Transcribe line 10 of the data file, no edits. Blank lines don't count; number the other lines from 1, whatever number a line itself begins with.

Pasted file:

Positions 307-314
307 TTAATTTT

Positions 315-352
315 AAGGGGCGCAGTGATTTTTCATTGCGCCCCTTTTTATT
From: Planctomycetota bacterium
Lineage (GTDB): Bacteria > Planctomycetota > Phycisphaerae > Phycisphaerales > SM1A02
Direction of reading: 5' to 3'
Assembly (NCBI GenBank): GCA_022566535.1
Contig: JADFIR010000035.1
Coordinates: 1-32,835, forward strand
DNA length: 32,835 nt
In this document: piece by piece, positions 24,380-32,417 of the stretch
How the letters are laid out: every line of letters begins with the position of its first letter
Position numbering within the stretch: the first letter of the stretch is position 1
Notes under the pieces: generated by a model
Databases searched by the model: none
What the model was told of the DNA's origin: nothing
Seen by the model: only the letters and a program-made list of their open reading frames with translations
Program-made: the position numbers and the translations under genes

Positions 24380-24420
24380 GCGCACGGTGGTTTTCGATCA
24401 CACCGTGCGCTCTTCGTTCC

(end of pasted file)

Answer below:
Coordinates: 1-32,835, forward strand